For years and years, those within the NHL offices have wanted to get rid of fighting. It’s been a given that fighting and the mayhem connected to it, as limited as it’s become recently, is one of the many factors that has kept hockey from a larger audience. It’s also pretty much agreed that it has no effect on the game itself, other than to paint it as a cartoon.
But the NHL has never made a full move to eliminate it, along with having a more punitive system for hits to the head, because it is terrified of one section of its fandom. They’re the section that still doesn’t know why Don Cherry is off the air, decry every suspension longer than a game, and use the word “pansificiation.” What percentage this crowd still makes up of overall NHL fandom is hard to parse, but their influence is almost certainly outsized.
It’s the same kind of fandom that the NFL is terrified of as well, which is why you get milquetoast and tone-deaf statements like yesterday’s from the league. What neither league realizes, or has the balls to find out, is just how long this type of fan would be able to stay away. The answer is almost certainly measured more in minutes than years, because the sport is too ingrained with them.
The NFL might point to 2016 when ratings dropped 8%, and Kaepernick and anthem protests were cited as a reason by some. Some. Of course, in the grand scheme of things that lasted barely a blink of an eye, as this past season — just three seasons later — TV ratings jumped 5% from the year before and 46-of-the-50-most watched programs on TV were NFL games. Clearly whatever anger there was over Colin Kaepernick dissipated pretty quickly. While ratings haven’t gotten back to their 2015 heights, the increase in digital viewers makes up for a good portion of that.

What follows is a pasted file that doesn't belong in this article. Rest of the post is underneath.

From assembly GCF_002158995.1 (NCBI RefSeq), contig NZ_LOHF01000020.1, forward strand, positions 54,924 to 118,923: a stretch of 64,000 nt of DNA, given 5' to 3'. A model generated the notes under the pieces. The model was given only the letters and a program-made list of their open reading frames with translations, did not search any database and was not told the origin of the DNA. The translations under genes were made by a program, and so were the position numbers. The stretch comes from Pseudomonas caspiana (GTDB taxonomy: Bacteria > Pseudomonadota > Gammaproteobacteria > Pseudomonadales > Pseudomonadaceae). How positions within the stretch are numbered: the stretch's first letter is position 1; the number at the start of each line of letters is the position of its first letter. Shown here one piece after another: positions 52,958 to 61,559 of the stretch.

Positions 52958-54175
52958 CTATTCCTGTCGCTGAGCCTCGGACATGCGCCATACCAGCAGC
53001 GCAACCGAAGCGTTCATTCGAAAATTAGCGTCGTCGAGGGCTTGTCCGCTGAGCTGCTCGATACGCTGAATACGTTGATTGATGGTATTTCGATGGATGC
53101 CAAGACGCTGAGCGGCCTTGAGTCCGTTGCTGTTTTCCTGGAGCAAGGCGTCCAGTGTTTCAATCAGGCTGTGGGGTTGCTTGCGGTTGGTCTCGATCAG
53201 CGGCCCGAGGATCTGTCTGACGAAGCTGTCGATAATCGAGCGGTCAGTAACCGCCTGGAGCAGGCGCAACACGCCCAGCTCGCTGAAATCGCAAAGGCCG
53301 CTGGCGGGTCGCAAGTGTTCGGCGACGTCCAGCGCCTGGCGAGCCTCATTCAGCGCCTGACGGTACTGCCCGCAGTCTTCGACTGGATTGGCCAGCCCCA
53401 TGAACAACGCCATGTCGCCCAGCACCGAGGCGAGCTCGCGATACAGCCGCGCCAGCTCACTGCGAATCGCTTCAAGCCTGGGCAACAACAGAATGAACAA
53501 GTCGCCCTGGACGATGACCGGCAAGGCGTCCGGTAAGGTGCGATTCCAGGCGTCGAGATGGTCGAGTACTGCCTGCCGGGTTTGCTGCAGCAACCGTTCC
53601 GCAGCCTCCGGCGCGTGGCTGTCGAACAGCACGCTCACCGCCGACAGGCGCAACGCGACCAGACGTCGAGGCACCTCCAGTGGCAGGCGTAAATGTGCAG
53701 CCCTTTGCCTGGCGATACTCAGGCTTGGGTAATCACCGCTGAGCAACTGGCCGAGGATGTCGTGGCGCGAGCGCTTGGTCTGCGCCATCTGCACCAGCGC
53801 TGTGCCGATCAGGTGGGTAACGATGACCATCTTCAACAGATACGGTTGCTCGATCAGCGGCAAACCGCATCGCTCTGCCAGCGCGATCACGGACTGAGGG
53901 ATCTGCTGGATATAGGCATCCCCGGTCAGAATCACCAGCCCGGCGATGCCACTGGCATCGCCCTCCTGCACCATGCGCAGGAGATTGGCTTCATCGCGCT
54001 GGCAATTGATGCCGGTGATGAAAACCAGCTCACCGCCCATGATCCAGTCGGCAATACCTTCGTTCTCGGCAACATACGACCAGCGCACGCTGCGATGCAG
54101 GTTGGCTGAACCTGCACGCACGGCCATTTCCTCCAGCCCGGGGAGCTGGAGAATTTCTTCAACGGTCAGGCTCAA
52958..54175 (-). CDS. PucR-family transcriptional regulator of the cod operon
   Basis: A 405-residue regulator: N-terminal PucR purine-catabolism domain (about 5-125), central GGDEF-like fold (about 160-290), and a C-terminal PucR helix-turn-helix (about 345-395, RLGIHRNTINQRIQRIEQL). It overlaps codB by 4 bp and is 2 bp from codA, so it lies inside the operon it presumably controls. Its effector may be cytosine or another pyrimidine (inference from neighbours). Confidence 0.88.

The NFL also hasn’t really bothered to find out what percentage of the viewers lost were those who turned off because of the blackballing of Kaepernick, or the sweeping away of the issues he was trying to raise. Perhaps the NFL lost as many viewers and fans simply because it gave a platform to those who yelled loudest and were in the wrong. The distance in time between Kaepernick’s kneeling to now is always mentioned as one reason for the increase in ratings since 2017, but nothing of the courting of those who have yet to return or why.
If time has healed whatever wound those offended by Kaepernick claimed and they’ve come back, you’d have to conclude those who haven’t were offended by the reaction and treatment of the quarterback. There’s also never been much of a read or appetite to find how many new fans or increasing the interest of casual ones would increase if the NFL used its massive platform for what is right. Though the fact that Kaepernick’s jersey became the top-selling one for the months after he started taking a knee is some indication.
And the NFL is still catering to that crowd, afraid to anger anyone by mentioning the word “police” or “Kaepernick” in its recent statement on the murder of George Floyd. The NFL is at the center of this, whether it likes it or not. While Kaepernick’s protest may not have changed anything institutionally in police departments across the nation, he certainly highlighted the ignorance, indifference, and mockery of those opposed to him and his cause. The anger because of that was only heightened. By whatever percentage it did, it moved us close to the eruption we’ve seen the past few days.
Even more galling, the NFL is more buffeted in the things it cares about and able to take a stronger stand. One, every fan this upcoming season will most likely be at home, and watching on TV. Second, legal sports gambling spreading across the nation will hold numbers where they’ve been at the absolute worst, and they’re much more likely to increase. The NFL has no reason to focus on an exodus of racist fuckwits and has even more protection than it had in 2016 and ‘17, and yet it still is tiptoeing around them.
The NFL won’t escape it this season, as more than a few players will use the stage to amplify and echo what has gone on in the streets. The league will almost have nothing to lose to join them. But you can be sure that out of fear, it will still try to make everyone happy. Which will make exactly no one happy, other than the owners depositing the checks.